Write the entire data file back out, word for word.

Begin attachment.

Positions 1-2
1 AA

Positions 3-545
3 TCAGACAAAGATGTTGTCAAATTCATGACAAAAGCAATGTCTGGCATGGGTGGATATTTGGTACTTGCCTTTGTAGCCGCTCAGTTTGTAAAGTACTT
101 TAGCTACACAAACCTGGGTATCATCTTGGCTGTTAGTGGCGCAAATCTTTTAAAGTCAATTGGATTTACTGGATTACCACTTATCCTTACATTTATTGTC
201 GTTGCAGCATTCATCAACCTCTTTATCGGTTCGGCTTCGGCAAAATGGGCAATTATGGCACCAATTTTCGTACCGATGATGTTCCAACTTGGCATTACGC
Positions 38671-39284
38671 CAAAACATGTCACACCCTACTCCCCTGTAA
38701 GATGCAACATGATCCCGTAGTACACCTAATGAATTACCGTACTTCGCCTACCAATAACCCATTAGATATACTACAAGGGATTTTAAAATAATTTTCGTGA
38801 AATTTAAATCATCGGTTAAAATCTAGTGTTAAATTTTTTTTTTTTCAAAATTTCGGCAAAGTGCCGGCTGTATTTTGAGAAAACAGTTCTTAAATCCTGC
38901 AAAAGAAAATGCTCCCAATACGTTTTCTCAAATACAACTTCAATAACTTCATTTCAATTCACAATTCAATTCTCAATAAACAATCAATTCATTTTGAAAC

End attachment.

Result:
Positions 1-2
1 AA

Positions 3-545
3 TCAGACAAAGATGTTGTCAAATTCATGACAAAAGCAATGTCTGGCATGGGTGGATATTTGGTACTTGCCTTTGTAGCCGCTCAGTTTGTAAAGTACTT
101 TAGCTACACAAACCTGGGTATCATCTTGGCTGTTAGTGGCGCAAATCTTTTAAAGTCAATTGGATTTACTGGATTACCACTTATCCTTACATTTATTGTC
201 GTTGCAGCATTCATCAACCTCTTTATCGGTTCGGCTTCGGCAAAATGGGCAATTATGGCACCAATTTTCGTACCGATGATGTTCCAACTTGGCATTACGC
Positions 38671-39284
38671 CAAAACATGTCACACCCTACTCCCCTGTAA
38701 GATGCAACATGATCCCGTAGTACACCTAATGAATTACCGTACTTCGCCTACCAATAACCCATTAGATATACTACAAGGGATTTTAAAATAATTTTCGTGA
38801 AATTTAAATCATCGGTTAAAATCTAGTGTTAAATTTTTTTTTTTTCAAAATTTCGGCAAAGTGCCGGCTGTATTTTGAGAAAACAGTTCTTAAATCCTGC
38901 AAAAGAAAATGCTCCCAATACGTTTTCTCAAATACAACTTCAATAACTTCATTTCAATTCACAATTCAATTCTCAATAAACAATCAATTCATTTTGAAAC